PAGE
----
It was going over the schematics for the Korg MS-20 synthesizer and working through that little itch going to try to experiment with some of the circuits.
Now, it's not very nice to dig in a working machine, so i recreated a simple Korg ramp oscillator to do some tests.
And doing that i got all kinds of ideas, reading up on synthesizer electronics on internet and by dusting of some old electronic design books. One, most notably is "Active-Filter Cookbook" by Don Lancaster. It's part of an excellent series of electronics 'cookbooks' by publisher Sams. I also have a copy of the "CMOS Cookbook" and the "IC Op-Amp Cookbook". See for details the bottom of this page.
The "Active-Filter" cookbook covers voltage controlled filters. Like the Sallen-Key type used in the Korg.
But i first wanted to get back to get something simpler going. A Korgian ramp oscillator.
Detail from the Korg MS-20 diagram.
The current is fed to the 6200pF capacitor on the right. That's the first interesting detail; it's quite a small capacitor. The controlling current is very low.
The transistors form a sort of avalanche switch, that engages when the voltage on the bottom end goes below a set threshold. This threshold is reached in time by the it charging from the controlling current. The threshold voltage is reached at a time which is a function of the capacitance and the controlling current:
Vt = (i x t)/C
Vt is the differential threshold voltage against positive rail. i is the controlling current. t is the period time of the oscillation. (Remember: Frequency = Hz = 1/t) C is the capacitance; here fixed at 6200pF.
And hence: Frequency = 1/t = (Vt x C)/i or K1/i with K1 = Vt x C; which is a fixed parameter.
In the Korg the current i is lineairly derived from the controlling voltage. This is the famous CV; control voltage. And if we state:
CV = i x K2 and K1/K2 = K
Frequency/CV = K [Hz/Volt]. The infamous Hz/Volt control of the Korg. Other manufacturers adopted the easier Volt/Octave; but that probably uses PLL VCO's.
Building the circuit.
In the above schedule there's some obvious rules to be distracted. Q2 and Q3 must be a closely matched pair to avoid temperature effects. I build the circuit from my collection of reclaimed old electronics parts and so i had to do a little testing to find good components.
In the end i found a pair of old 2SD636 transistors that where fast enough and matched. Q4 i chose a 2SB641. Diode a general 1N4148 type. I had a nice polypropylene 6.8nF capacitor which i used instead of the 6.2nF. For the test i did not make a current source; i just tied a resistor to ground. This was some trial and error and in the end i got 110Hz (A3 tone) by using three 560kOhm resistors in series and a 100kOhm potentiometer for some fine tuning.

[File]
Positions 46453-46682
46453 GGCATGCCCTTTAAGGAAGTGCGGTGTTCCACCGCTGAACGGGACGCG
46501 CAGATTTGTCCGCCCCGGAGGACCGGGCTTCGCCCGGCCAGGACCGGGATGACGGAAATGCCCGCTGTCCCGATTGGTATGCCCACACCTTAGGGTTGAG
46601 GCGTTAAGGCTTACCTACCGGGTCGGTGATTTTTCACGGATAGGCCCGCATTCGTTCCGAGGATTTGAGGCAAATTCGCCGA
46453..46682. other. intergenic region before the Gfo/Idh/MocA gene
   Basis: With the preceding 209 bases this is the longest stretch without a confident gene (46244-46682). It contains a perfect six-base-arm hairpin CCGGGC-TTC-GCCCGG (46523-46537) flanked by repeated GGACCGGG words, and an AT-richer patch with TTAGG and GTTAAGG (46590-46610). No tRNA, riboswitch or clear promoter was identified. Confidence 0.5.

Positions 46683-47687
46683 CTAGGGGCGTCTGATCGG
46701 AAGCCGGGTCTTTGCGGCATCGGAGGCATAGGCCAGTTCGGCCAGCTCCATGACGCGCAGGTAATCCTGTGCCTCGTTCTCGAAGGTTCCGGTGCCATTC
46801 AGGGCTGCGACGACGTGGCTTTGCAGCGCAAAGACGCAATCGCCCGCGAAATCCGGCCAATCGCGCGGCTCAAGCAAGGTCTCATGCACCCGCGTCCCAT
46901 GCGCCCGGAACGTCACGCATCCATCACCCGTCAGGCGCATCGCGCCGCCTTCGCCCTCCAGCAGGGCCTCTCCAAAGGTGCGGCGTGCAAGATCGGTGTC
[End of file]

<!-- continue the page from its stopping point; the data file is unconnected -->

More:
And here some scope results. The use of a resistor instead of a nice current source is obvious as the ramp is a log curve instead of a nice straight line. And there is some ringing from the FET (BS170) stage i used since i coupled the gate via a resistor instead of a wire bridge. I thought that would work, but the capacitance of the gate is clearly getting a jolt and is ringing. I only noticed it later in an audio recording. My bench oscilloscope had too little resolution.
The MS-20 has a lot of additional circuitry to make alternate shapes from this base ramp signal. Like the triangle, squarewave and pulse. These i did not build; it was just the oscillator i liked to try out.
I couldn't resist to send the resulting signal through the Korg MS-20 filters via the external signal input. The result i recorded with SoundForge:
Click for enlargement...
And yes, there is also a lot of 50Hz line frequency components in the signal! It wasn't shielded at all. In fact, one could modulate the signal by simply touching the circuit, creating all kind of intermodulation products.
And here is the result in a WAV file (1.4 Mb). Sorry, an MP3 was not possible; try it, MP3 just can't compress a ramp signal!! The file has the original signal in the left channel and the MS-20 filtered version in the right.Conclusion is really simple.. This is fun! And it calls for more!
The Korg company website.
Korg MS-20 Service Manual on www.korganalogue.net.
Korg MS-20 on Wikipedia
Active-Filter Cookbook by Don Lancaster; Howard W. Sams & Company, 1988, ISBN 0-672-21168-8
For further reference i recommend:
IC Op-Amp Cookbook by Walter G. Jung; Sams/Prentice Hall, 1997, ISBN 0-13-889601-1
The brilliant www.alldatasheets.com
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